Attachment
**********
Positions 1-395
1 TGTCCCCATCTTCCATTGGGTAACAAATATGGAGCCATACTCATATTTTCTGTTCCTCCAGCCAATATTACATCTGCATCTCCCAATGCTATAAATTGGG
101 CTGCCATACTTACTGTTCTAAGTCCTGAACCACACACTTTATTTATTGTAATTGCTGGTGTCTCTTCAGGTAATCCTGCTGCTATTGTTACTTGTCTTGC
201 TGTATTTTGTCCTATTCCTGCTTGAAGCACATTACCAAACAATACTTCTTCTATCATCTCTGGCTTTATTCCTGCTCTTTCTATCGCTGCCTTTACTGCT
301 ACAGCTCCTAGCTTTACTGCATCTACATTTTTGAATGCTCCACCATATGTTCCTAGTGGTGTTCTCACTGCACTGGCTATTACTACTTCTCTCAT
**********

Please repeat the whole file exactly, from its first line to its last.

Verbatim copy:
Positions 1-395
1 TGTCCCCATCTTCCATTGGGTAACAAATATGGAGCCATACTCATATTTTCTGTTCCTCCAGCCAATATTACATCTGCATCTCCCAATGCTATAAATTGGG
101 CTGCCATACTTACTGTTCTAAGTCCTGAACCACACACTTTATTTATTGTAATTGCTGGTGTCTCTTCAGGTAATCCTGCTGCTATTGTTACTTGTCTTGC
201 TGTATTTTGTCCTATTCCTGCTTGAAGCACATTACCAAACAATACTTCTTCTATCATCTCTGGCTTTATTCCTGCTCTTTCTATCGCTGCCTTTACTGCT
301 ACAGCTCCTAGCTTTACTGCATCTACATTTTTGAATGCTCCACCATATGTTCCTAGTGGTGTTCTCACTGCACTGGCTATTACTACTTCTCTCAT